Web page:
Research suggests insurers are expecting their cyber-related losses to get worse
New research has found that over 60% of insurance experts are expecting higher cyber-related losses over the next 12 months.
According to Willis Re’s annual Silent Cyber Risk Outlook global survey, this view is driven by the increased reliance on technology, along with the recent high-profile cyber attacks.
60% of respondents estimate it is likely to incur more than one cyber-related loss for every hundred non-cyber covered losses over the next 12 months in all lines of business apart from workers compensation.
This has increased from less than 50% from last year, so the fear is increasing within experts.
And it is not just small cyber losses that are being anticipated. Larger attacks such as WannaCry and NotPetya are expected to occur at least once every five years.
Anthony Dagostino, global head of cyber risk solutions, Willis Towers Watson said: “The insurance market considers ‘silent cyber’, or cyber-related losses under policies where cyber risk isn’t specifically included, to be a far greater risk than ever before.
“The 2017 WannaCry and NotPetya attacks highlighted this risk and potential damage across all business areas – causing significant concern around silent cyber.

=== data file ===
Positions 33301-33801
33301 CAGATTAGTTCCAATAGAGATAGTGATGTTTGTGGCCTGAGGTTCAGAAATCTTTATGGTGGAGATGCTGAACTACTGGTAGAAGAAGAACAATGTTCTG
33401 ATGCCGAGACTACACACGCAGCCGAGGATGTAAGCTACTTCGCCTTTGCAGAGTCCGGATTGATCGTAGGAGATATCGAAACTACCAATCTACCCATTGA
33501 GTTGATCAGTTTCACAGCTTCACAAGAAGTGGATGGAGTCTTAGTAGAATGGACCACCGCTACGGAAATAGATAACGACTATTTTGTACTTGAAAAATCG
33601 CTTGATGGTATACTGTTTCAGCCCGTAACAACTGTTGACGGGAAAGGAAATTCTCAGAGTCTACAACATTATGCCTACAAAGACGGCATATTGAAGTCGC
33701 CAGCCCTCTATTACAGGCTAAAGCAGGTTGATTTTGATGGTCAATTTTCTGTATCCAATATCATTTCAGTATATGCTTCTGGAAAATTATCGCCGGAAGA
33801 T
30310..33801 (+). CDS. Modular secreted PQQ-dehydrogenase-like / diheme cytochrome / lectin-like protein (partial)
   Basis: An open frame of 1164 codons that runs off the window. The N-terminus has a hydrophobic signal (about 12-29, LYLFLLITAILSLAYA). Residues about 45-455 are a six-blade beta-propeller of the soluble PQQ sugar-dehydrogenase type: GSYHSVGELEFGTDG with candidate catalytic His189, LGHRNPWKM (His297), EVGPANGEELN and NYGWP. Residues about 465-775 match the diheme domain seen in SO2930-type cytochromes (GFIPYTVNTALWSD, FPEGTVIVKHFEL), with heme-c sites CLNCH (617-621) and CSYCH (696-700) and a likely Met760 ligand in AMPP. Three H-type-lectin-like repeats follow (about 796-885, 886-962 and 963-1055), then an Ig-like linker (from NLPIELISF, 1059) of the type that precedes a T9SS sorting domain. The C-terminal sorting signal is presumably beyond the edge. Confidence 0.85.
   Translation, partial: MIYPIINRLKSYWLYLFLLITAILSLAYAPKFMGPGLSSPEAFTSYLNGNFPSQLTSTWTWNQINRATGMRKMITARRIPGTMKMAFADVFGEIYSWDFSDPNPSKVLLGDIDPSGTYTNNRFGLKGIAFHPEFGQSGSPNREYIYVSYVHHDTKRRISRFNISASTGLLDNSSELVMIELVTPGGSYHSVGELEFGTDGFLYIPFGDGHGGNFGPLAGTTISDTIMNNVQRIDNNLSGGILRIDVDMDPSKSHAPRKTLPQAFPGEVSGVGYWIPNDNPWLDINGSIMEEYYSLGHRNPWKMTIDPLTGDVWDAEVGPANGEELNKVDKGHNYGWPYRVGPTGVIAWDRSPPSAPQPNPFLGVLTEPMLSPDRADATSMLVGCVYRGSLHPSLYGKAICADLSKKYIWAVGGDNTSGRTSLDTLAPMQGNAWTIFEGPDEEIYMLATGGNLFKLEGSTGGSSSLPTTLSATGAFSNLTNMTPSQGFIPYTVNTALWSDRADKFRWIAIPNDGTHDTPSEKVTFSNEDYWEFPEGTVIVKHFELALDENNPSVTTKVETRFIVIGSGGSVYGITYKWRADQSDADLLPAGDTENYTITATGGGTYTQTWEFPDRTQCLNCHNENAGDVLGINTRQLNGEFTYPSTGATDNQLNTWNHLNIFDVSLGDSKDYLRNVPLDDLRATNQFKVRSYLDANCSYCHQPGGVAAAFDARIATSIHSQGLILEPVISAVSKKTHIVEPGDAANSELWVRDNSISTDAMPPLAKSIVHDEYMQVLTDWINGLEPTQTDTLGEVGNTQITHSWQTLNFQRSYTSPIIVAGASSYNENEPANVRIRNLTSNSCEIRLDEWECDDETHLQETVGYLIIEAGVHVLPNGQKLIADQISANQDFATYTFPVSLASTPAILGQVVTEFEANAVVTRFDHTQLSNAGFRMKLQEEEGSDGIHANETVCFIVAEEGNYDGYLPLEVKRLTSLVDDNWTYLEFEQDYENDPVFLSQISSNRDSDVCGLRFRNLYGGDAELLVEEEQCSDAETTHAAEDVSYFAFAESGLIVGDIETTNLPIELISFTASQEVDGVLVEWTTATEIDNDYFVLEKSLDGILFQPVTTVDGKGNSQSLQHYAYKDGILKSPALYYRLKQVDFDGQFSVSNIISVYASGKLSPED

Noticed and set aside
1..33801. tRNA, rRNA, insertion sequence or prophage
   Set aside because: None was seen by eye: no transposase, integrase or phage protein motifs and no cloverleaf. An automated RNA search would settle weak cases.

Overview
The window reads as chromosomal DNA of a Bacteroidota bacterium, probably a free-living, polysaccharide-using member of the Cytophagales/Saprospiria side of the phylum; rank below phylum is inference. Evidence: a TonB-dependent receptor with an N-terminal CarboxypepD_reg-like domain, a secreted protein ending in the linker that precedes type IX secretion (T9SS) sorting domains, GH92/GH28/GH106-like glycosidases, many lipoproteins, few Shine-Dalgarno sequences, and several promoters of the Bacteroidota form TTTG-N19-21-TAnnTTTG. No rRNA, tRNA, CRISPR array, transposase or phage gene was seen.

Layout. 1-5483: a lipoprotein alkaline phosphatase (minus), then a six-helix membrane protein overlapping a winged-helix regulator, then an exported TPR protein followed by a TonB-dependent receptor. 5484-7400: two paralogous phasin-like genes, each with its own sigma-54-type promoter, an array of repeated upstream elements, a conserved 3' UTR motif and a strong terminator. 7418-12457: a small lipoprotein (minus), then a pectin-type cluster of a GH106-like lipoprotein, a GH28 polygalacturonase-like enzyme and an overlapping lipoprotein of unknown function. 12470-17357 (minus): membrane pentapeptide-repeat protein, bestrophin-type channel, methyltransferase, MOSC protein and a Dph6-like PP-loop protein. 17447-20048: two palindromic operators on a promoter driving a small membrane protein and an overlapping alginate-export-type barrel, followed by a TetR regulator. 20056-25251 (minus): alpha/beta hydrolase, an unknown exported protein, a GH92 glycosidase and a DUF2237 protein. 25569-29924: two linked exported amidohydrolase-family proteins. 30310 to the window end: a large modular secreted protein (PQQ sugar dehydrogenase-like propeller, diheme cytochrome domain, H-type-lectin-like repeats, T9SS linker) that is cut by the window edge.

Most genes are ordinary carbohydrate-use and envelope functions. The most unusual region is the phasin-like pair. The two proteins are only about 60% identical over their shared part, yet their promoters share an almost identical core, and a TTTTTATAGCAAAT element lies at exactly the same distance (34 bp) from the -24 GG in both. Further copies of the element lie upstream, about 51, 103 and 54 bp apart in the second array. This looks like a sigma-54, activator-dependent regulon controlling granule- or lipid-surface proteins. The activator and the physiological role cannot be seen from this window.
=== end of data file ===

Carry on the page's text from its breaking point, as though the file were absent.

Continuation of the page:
”This increased risk perception has highlighted the need for specific cyber coverage, but competitive market conditions are limiting the scope for coverage or pricing adjustments to be made in other lines of business.”
Mark Synnott, global cyber practice leader, Willis Re said: “Willis Re is at the forefront of helping clients assess aggregation risk to silent cyber exposure through our annual silent cyber survey, which we have built into our portfolio analytics.
”We also have a market-tested reinsurance solution to mitigate this risk – CAStL, a cyber aggregate stop loss that covers all forms of affirmative and silent cyber exposure”.
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